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I still don’t know why it happened that way. I do know that life can go awry at any time for any reason. Or for no reason at all. Nothing is deserved. All we can do is make the most of opportunities to create meaning. When a door opens you recognize , and you bust through. And then you continue to work like hell.

I wrote that reflecting on my experience at the 2016 Olympic Trials. Back in early January, before Covid-19 was on anyone’s mind.

“I do know that life can go awry at any time for any reason. Or for no reason at all. Nothing is deserved.” Sometimes I wish I wasn’t so fucking psychic. 😏

The IOC announced they will have a decision on the fate and timing of the Tokyo Olympics in four weeks. There’s a lot up in the air right now. But the directives don’t really change.

All we can do is make the most of opportunities to create meaning. ✅
Continue to work like hell. ✅
Be ready for that opening. ✅

This painting is by the talented @gmilanesi I can’t find the original photographer.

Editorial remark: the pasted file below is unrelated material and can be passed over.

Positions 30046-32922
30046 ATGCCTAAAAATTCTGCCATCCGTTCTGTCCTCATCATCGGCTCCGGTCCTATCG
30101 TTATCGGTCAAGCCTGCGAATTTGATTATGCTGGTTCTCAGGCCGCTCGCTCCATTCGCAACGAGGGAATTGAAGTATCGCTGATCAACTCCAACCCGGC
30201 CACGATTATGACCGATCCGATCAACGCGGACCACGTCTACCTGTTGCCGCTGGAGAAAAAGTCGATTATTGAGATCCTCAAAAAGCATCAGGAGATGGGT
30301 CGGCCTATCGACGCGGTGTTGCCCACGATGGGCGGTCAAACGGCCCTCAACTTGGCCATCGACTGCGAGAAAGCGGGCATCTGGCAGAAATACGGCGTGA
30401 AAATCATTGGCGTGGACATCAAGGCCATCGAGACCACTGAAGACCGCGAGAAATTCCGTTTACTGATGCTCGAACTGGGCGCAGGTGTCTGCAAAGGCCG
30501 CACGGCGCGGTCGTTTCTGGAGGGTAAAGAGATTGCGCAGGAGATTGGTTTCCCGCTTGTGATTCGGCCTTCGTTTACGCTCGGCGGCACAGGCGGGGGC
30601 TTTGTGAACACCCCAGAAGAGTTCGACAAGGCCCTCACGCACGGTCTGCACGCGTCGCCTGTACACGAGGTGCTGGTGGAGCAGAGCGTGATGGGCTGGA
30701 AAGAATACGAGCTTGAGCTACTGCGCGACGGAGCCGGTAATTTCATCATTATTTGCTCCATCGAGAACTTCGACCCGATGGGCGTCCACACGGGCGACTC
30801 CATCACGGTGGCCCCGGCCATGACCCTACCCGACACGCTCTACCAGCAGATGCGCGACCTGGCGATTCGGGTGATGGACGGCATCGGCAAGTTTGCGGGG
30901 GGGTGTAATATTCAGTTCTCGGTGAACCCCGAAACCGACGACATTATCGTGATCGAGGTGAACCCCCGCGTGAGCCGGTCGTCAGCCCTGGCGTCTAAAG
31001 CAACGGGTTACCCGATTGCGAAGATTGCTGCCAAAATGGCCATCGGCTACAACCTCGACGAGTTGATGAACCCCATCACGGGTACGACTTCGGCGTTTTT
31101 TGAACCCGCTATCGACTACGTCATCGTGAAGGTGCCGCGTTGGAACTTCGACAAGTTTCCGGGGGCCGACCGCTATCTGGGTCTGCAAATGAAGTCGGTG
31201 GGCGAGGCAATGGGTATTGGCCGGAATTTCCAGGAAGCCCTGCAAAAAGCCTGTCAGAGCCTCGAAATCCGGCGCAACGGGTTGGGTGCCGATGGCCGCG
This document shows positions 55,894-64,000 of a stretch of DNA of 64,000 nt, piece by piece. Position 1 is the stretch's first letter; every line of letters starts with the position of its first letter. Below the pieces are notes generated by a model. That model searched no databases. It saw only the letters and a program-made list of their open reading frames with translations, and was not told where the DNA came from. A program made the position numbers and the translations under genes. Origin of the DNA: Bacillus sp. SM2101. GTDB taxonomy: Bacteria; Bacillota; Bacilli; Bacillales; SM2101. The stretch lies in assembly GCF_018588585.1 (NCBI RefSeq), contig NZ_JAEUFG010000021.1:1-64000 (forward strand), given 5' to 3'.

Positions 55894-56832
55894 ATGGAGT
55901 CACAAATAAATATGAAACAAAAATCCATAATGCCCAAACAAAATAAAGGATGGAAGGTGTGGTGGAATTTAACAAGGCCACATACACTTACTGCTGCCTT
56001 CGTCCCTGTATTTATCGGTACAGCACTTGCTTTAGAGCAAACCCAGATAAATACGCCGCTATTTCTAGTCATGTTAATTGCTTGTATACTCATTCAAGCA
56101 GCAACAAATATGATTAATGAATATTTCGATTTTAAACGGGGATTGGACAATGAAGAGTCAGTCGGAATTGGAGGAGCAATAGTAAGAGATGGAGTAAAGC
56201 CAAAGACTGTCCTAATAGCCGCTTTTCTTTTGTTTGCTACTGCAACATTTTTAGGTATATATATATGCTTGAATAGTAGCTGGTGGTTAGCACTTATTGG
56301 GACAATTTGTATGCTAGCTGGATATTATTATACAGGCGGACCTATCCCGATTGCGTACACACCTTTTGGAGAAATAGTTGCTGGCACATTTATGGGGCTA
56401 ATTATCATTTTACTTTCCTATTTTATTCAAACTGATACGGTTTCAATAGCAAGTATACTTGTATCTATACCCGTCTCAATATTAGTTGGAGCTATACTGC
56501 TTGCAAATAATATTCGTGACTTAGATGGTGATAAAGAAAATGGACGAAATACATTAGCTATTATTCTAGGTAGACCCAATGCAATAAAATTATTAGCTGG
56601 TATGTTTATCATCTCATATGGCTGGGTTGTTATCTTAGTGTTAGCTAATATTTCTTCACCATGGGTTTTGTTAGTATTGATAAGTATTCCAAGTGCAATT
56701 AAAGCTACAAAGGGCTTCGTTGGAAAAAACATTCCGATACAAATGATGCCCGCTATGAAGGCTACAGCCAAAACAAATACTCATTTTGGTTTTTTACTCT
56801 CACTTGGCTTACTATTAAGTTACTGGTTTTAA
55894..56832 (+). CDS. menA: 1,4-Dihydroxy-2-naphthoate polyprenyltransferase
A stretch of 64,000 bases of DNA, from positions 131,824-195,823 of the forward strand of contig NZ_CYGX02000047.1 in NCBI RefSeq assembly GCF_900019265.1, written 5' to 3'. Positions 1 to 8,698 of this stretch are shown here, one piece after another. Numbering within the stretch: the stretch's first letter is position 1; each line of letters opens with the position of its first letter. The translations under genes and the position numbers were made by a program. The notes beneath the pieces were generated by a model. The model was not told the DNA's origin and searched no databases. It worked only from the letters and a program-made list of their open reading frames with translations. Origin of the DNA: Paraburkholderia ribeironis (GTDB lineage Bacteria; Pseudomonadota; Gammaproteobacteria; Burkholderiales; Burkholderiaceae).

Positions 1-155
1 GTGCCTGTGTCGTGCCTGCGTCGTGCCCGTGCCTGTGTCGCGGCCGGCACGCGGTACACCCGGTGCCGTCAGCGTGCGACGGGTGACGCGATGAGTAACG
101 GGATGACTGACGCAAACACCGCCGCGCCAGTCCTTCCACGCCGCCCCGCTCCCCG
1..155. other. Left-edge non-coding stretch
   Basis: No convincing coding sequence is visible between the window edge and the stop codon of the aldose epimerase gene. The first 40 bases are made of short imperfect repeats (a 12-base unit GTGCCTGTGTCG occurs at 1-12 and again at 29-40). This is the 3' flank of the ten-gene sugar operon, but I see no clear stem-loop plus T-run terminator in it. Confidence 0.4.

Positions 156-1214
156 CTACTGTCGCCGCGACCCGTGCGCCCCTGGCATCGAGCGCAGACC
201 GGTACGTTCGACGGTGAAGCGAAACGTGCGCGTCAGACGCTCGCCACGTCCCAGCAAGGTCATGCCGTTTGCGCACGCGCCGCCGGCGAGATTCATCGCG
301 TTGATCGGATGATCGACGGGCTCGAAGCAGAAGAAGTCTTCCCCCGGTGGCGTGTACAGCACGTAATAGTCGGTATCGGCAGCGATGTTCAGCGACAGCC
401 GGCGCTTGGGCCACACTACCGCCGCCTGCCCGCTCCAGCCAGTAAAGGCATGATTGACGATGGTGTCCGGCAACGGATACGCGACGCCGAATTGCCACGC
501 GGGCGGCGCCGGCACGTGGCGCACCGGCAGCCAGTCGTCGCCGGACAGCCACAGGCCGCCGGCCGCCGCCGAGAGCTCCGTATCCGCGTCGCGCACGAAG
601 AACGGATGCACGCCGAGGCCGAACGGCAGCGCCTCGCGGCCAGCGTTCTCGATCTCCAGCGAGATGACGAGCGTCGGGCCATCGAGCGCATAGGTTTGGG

1,2 Step

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I’ve been doing so much better on tempo days, but today we were a bit higher elevation and it was a struggle from the start. I was emotional and wanted to cut the whole thing after I blew up on the tempo, but I jumped back in for the second part. So I guess I’ll call that the one positive for the day. Or at least a small redemption. ⠀ ⠀ ⠀ ⠀

Photo @cortneywhite_ !

Doing the work

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It is not upon you to finish the work; neither are you free to abstain from it.

I love this quote. I used to keep it pasted on my laptop screensaver. The internet tells me it comes from a section of the Talmud, in a commentary on Micah 6:8, about doing God’s work.

Maybe it’s a weird one to link to personal performance or athletics. Because isn’t the whole point to finish the job? But I find it particularly applicable when I’m anxious about how far I am from the end product, or dealing with a small setback.
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I’ve also seen it used in relation to activism. When the enormity of the goal gets overwhelming, it’s a reminder that there is power, and duty, in small daily acts.

And what does the Lord require of you?
To act justly and to love mercy
and to walk humbly with your God. – Micah 6:8

Happy MLK weekend 🙏🏼🙏🏼

Photo by @talbotcox